By: Simon Collins
James Haggett, who now lives in Britain, resigned as founding principal of the charter school Middle School West Auckland on the students’ first day at the new school in February 2015 after the school became aware that his actions at St Peter’s College were being investigated.
The Teachers Disciplinary Tribunal has now found he committed “serious misconduct” while he was deputy headmaster at St Peter’s.
He wrote an exam for Religious Education in 2013 which he claimed was set by the Cambridge International Examination Board.
He claimed to have sent the students’ papers to be marked by Cambridge in Britain. In fact, his former partner gave the papers to the school in November 2015 after she found them hidden in the bottom of a cupboard in their home.
Haggett also gave the school “significantly and falsely inflated” results for the school’s overall performance in the Cambridge and National Certificate of Educational Achievement (NCEA) exams in 2011 and 2012.
The tribunal said the school wanted to offer Cambridge exams for its Religious Education students, but the exams were only available in June of each year – the end of the school year in Britain, but only halfway through the school year here.
“However the respondent [Haggett] reported to the school (including the principal) that he had checked with Cambridge and it was possible for the students to take the Cambridge Religious Education exams in November 2013,” the tribunal said.
“The respondent announced examination dates and a number of final-year Religious Education students sat what they believed were Cambridge Religious Education papers over three days in November 2013.”
The school’s headmaster at the time, Kieran Fouhy, told the tribunal that he started asking questions early in 2014 when the exam results had not been received back from Cambridge.
“When asked, the respondent reported that he had sent the papers to England but that [Cambridge] claimed they had not been received. The respondent claimed Cambridge had said they had lost them.”
Another deputy headmaster, James Bentley, who is now the headmaster, then contacted Cambridge and “discovered that there had never been New Zealand sittings for Cambridge Religious Education in November 2013”.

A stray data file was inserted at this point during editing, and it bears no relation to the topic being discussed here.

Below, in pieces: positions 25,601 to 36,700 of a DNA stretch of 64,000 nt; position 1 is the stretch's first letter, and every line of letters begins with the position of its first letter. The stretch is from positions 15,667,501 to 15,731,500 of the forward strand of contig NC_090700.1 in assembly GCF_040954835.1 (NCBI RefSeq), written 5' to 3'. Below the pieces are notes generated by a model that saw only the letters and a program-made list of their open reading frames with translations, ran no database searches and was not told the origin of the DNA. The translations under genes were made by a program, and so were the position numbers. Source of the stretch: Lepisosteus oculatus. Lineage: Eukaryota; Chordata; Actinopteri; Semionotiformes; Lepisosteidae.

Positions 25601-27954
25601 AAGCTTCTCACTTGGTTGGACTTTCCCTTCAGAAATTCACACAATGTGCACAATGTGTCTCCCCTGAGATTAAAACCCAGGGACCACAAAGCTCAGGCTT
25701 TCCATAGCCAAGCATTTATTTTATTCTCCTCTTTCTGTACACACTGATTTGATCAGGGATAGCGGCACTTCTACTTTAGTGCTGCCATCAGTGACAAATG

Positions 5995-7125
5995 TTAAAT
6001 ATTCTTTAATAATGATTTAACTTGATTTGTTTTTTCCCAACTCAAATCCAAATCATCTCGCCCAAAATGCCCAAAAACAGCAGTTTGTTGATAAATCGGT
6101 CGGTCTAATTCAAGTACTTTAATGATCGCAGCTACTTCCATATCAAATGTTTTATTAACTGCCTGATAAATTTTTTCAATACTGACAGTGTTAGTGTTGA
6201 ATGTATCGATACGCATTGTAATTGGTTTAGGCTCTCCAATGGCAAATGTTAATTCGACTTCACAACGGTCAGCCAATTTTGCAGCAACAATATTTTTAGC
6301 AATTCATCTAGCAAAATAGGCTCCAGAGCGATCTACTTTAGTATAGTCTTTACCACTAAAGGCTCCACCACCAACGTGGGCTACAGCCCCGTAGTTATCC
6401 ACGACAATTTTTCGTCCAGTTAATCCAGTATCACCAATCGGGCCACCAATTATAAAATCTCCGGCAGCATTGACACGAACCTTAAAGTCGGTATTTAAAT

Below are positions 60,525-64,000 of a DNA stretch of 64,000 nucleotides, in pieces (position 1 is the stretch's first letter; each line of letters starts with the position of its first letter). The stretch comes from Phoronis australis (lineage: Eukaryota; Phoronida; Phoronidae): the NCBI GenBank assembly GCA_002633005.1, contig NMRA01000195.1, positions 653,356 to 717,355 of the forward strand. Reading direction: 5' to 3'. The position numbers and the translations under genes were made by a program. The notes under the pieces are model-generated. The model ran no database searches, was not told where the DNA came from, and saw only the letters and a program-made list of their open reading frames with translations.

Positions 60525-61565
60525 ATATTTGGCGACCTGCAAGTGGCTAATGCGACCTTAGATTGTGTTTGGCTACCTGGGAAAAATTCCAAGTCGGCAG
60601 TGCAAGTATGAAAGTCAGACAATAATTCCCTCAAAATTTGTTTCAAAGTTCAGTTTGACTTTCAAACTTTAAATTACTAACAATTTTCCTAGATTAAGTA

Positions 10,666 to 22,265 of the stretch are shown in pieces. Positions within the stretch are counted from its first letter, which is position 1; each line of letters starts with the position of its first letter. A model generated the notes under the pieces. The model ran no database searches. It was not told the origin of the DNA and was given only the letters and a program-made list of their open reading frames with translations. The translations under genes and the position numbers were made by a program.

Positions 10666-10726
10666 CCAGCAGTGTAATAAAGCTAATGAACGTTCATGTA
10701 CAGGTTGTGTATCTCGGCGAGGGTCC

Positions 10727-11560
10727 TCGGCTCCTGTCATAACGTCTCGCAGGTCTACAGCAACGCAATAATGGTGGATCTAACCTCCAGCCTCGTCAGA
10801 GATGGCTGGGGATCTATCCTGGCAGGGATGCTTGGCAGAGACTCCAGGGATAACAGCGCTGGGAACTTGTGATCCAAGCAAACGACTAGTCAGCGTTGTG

Haggett then admitted that he had “constructed” the exam paper but “didn’t know what had happened to the exam answers”.
“Mr Bentley gave evidence that in November 2015 the respondent’s former partner brought to him what were clearly the exam papers concerned which she had found hidden in the bottom of the cupboard in the house she had shared with the respondent,” the tribunal said.
Bentley also told the tribunal that he had checked the NZ Qualifications Authority website in February 2013 and found “serious anomalies” between the data that Haggett had reported to the school for the two previous years and the school’s actual results.
“The results for 2011 and 2012 were significantly and falsely inflated,” the tribunal said.
“As an example of the magnitude of the inflation, the investigation [for the tribunal] by Jacky Young reported that in 2011, for level 3 NCEA, pass rates were reported as 83 per cent by the respondent, whereas the true pass rate was 61 per cent.”
Fouhy told the tribunal that he became concerned for Haggett’s mental health after he admitted fabricating the Cambridge exam, and referred him to counselling.
However, Haggett resigned and agreed to leave the school on August 4, 2014, on full pay until January 27, 2015. He is believed to have returned to Britain in May 2015.
Haggett arranged to appear by telephone at a tribunal hearing in Wellington on November 29 last year, but emailed on November 28 saying he would be unable to appear because of “a family matter”. He was not represented at the hearing.
He provided a written statement alleging “a lack of support at the school to assist him and a failure of the principal to establish parameters for his role”.
He also noted that his father died in Britain in June 2015 and that he broke up in that year with his partner, a New Zealand resident. He asked for name suppression to protect his family.
“He referred to his daughter, now 3 years old. He does not apparently have any current contact with her,” the tribunal said. It noted that the girl had a different surname and rejected his application for name suppression.
Source: NZ Herald